How Much Do Personal Injury Lawyers Charge?

Unlike other types of lawyers, a personal injury lawyer doesn’t have to cost a lot of money upfront. Usually, personal injury lawyers don’t charge unless you win the lawsuit or reach a settlement. However, as with everything in life, there are always exceptions to the rule.

In this guide to how much personal injury lawyers charge, we’re going to cover several topics. At the end of this guide, you should understand everything about personal injury lawyer fees and charges and be prepared for your first consultation with a lawyer.

How Much Do Personal Injury Lawyers Charge?

A personal injury lawyer is usually paid on a contingency fee basis and charges a portion of any money collected at trial or settlement. The percentage a lawyer might charge for personal injury can be as high as 45% or as low as 20% from any recovered amount. However, there are some exceptions to this rule, which we discuss in this article.

The other thing to remember is that a personal injury lawyer isn’t forced to charge using a contingency fee and might simply charge an hourly rate. The two ways this could happen are if you request to pay an hourly rate instead of a contingency fee. The other way is if the lawyer refuses to take your case on a contingency fee basis. They might refuse because in their eyes your case is weak and they don’t think you’ll recovery anything at trial or reach a settlement.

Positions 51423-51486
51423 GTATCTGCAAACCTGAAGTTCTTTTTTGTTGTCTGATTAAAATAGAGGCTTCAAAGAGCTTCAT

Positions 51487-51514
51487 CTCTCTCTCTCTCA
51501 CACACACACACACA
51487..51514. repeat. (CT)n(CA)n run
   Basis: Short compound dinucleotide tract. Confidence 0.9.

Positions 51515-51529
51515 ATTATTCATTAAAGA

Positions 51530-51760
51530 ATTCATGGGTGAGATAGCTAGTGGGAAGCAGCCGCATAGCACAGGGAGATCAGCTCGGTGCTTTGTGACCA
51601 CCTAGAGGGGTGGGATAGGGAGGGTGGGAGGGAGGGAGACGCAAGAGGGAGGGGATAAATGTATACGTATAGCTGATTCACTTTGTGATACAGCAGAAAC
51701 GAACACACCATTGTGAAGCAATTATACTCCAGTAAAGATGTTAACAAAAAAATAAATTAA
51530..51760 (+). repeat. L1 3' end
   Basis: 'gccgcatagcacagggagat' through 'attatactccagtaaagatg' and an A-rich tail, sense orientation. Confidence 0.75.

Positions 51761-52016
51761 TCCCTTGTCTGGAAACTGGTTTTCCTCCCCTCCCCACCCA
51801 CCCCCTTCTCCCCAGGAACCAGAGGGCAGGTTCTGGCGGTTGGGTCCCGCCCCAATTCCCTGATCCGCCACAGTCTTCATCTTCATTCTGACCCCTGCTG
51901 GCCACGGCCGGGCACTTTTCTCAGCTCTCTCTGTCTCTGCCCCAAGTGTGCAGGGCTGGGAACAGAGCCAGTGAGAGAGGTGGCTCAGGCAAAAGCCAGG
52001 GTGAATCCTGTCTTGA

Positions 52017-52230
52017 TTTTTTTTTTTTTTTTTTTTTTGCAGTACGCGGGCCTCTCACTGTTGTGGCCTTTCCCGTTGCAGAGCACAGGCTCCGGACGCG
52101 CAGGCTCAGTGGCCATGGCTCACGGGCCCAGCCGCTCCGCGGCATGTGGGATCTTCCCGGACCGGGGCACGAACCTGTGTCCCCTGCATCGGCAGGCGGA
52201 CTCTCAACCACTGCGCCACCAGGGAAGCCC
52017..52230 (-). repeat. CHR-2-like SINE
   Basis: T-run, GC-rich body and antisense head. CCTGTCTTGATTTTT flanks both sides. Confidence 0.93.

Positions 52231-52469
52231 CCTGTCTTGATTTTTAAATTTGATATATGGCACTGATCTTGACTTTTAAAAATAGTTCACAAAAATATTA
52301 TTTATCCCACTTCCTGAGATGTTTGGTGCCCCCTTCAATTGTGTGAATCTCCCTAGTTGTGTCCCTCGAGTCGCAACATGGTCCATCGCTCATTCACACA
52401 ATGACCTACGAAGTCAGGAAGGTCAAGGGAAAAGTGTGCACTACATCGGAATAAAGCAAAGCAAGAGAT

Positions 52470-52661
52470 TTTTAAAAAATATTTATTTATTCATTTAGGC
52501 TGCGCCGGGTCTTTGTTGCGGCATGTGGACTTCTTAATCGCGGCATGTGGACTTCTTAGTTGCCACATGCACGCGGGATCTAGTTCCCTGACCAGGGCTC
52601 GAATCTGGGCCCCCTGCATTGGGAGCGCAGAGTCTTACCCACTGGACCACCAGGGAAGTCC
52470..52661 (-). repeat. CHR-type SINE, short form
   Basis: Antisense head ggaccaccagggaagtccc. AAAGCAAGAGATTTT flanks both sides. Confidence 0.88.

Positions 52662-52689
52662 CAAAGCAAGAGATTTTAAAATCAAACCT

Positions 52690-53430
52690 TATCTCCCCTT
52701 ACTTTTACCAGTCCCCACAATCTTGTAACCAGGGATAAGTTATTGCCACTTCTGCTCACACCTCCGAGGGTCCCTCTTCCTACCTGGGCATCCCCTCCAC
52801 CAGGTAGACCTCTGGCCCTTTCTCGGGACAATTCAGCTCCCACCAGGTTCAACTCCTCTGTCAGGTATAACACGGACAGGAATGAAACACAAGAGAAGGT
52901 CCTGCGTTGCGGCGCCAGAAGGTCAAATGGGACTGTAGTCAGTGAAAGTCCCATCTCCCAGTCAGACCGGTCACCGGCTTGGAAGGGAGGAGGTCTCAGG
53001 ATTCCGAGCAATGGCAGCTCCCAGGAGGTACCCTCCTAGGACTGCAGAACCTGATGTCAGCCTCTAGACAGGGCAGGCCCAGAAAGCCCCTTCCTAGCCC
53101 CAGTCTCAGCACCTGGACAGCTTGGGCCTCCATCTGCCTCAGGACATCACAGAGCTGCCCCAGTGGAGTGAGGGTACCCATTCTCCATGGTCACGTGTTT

Chart on How Much Personal Injury Lawyers Charge

The Percentage a Lawyer Takes Must be Reasonable

The percentage a lawyer takes for personal injury is usually between 20% and 45%. However, some states require that the percentage for a personal injury lawyer working on a contingency basis must be reasonable. Let’s explore how to decide whether fees a lawyer takes for personal injury are reasonable.

The test whether a contingency percentage is reasonable is not “whether you think it’s fair in your own mind.” Instead, the test is what would be reasonable under the circumstances. Isn’t that a circular argument? Yes, it is. But there are some factors which help determine whether the percentage is reasonable. Some of these factors might include how long the lawyer has practiced personal injury law, the percentage other local personal injury lawyers charge for a similar case, the strength and nature of your case, etc.